Tuesday columns for Newcastle Journal by George Hepburn

Month: February, 2018

Time for Prince Charles to take a giant leap

Last week, a supposedly eminent group of people allegedly met to discuss who should succeed the Queen. No, this is not sacrilegious and they have not been locked up in the Tower of London. We are talking about the Commonwealth.

For readers under sixty, I should explain that the Commonwealth is a group of 53 nations and 2.4 billion people covering nearly one quarter of the world’s land mass. The only common thread is that they nearly all are or have  been  ruled by the Queen.

When I first went to school we spent the morning of  March 12th making  Union Jacks and studying a map of the world largely coloured in red. We then had a half day holiday to wave the Union Jacks and celebrate Commonwealth Day. It was previously known as Empire Day.

When we first applied to join what was then the Common Market in the 1960s, one of the main concerns was that we would upset the sheep farmers in New Zealand as trade with our Commonwealth partners far exceeded that with le continent. Nowadays the Commonwealth is best known for The Games in which entry is restricted to members of the Commonwealth and so the United Kingdom does rather well.

Members of the Commonwealth mostly speak English, play cricket and may drive on the left ( but check before leaving). I like to think that it is a force for good in increasing international understanding but, truth to tell, it has never had much success in persuading recalcitrant members to respect its shared values of democracy and human rights. A public opinion poll a few years ago found  widespread ignorance of the Commonwealth. The lowest levels of support was  in the United Kingdom itself so an incoming monarch might be only too pleased to be relieved of the role of ceremonial head.

The manner of appointment of the  Secretary General  is well defined and has rotated between member nations but there is no automatic right of a future King Charles III to succeed his mother when she finally lays down her chains of office. The Queen has pressed her son’s case but leaked memos suggest that he doesn’t command the same respect and is seen as too divisive a figure.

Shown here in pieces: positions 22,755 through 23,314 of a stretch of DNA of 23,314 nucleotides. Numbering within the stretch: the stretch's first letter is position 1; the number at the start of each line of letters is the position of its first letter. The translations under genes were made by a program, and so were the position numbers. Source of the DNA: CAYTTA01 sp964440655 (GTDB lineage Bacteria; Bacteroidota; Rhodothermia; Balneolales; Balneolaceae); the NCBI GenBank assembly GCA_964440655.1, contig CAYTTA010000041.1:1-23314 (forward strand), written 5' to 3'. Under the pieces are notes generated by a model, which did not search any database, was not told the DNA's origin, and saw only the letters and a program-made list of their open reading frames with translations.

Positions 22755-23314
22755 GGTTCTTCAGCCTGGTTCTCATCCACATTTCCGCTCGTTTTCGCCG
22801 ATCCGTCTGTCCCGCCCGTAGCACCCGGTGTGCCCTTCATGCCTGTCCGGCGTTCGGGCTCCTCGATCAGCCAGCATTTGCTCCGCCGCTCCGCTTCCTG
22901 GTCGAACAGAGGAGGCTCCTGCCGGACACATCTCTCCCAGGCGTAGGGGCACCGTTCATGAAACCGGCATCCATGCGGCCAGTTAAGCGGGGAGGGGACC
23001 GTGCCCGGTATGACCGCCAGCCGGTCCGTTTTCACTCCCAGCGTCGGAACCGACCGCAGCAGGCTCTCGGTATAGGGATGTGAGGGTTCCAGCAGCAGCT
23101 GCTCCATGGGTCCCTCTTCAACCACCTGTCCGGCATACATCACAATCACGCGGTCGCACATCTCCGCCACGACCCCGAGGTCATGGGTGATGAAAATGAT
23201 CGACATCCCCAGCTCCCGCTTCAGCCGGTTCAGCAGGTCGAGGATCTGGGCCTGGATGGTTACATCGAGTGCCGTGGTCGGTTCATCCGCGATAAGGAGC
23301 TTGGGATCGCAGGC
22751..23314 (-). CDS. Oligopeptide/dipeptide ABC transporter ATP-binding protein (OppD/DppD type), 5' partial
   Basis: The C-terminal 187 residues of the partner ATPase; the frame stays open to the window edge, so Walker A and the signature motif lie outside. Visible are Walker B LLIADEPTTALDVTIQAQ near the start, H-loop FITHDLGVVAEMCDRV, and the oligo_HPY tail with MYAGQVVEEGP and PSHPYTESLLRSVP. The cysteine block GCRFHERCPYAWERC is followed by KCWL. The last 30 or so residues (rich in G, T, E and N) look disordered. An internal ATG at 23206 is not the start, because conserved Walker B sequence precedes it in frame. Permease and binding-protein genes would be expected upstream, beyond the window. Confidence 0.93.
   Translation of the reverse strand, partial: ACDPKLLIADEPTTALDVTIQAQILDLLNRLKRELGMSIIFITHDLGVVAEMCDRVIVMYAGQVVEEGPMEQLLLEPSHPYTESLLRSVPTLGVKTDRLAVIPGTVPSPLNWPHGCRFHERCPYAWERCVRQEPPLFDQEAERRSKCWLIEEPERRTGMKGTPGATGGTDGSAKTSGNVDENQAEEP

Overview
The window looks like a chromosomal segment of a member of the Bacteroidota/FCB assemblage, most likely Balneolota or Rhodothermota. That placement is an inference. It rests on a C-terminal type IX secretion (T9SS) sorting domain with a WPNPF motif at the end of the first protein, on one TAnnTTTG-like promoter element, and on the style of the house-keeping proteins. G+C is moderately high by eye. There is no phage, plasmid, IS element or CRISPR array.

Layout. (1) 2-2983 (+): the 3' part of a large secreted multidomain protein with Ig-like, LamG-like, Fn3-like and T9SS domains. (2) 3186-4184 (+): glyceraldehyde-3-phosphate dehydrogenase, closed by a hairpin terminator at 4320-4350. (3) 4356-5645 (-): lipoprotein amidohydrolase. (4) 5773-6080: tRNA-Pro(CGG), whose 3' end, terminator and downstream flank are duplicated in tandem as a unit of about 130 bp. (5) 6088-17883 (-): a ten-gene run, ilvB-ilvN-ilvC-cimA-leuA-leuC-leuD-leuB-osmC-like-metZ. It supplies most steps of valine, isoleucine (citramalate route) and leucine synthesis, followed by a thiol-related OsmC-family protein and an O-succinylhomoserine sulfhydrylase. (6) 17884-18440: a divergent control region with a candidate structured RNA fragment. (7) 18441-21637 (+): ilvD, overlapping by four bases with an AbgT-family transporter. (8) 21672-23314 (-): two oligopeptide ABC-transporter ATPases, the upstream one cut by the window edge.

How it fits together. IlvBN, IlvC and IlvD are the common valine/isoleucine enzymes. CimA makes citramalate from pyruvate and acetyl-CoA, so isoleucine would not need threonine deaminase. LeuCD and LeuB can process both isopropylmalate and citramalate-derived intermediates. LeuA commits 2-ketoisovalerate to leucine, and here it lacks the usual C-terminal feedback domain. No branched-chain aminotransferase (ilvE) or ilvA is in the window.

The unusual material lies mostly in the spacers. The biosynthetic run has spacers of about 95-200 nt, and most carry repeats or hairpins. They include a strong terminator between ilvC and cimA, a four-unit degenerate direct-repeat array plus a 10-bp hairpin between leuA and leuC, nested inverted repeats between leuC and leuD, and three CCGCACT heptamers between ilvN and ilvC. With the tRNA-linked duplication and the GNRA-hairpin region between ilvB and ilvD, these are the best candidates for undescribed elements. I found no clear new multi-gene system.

If I were Prince Charles, I would quietly let it be known that I would step aside in favour of an really eminent figure from another Commonwealth nation. There are five other monarchs and 31 Presidents available as well such respected leaders like Kofi Anan or  Barack Obama, who qualifies by dint of his Kenyan ancestry. Leadership does not always come from the front and if the Commonwealth is to  outgrow its old Imperial shackles, how much better for Britain to accept being  one among equals and rotating the ceremonial role with others.

If the Prince of Wales made this small step, then I hope he would consider a giant leap too. It would be in the public interest if the crown passed to his son, Prince William, when the Queen dies. This would be really tough on Charles as he has spent his entire life as heir apparent but the trouble is that monarchs live so long these days.

In his brilliant Brief History of Humankind, Sapiens, Yuval Noah Harari recounts the reign of King Edward I and Queen Eleanor in the thirteenth century. Their children would have enjoyed the best conditions and most nurturing surroundings that could be provided in medieval Europe.  Even so, of their 16 children, ten died in childhood and only three lived beyond the age of forty. The sixteenth child, Edward, survived to ascend the throne but his wife, Isabella of France, had him murdered when he was forty three.